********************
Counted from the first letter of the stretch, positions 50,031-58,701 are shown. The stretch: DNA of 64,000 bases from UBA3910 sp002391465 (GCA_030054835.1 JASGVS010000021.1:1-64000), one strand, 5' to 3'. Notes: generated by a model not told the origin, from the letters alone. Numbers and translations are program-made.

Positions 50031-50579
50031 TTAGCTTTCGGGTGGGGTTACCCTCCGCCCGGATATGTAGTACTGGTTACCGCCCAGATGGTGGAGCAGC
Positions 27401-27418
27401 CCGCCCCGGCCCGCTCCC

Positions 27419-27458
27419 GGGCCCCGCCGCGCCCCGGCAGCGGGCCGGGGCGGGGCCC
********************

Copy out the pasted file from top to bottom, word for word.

Counted from the first letter of the stretch, positions 50,031-58,701 are shown. The stretch: DNA of 64,000 bases from UBA3910 sp002391465 (GCA_030054835.1 JASGVS010000021.1:1-64000), one strand, 5' to 3'. Notes: generated by a model not told the origin, from the letters alone. Numbers and translations are program-made.

Positions 50031-50579
50031 TTAGCTTTCGGGTGGGGTTACCCTCCGCCCGGATATGTAGTACTGGTTACCGCCCAGATGGTGGAGCAGC
Positions 27401-27418
27401 CCGCCCCGGCCCGCTCCC

Positions 27419-27458
27419 GGGCCCCGCCGCGCCCCGGCAGCGGGCCGGGGCGGGGCCC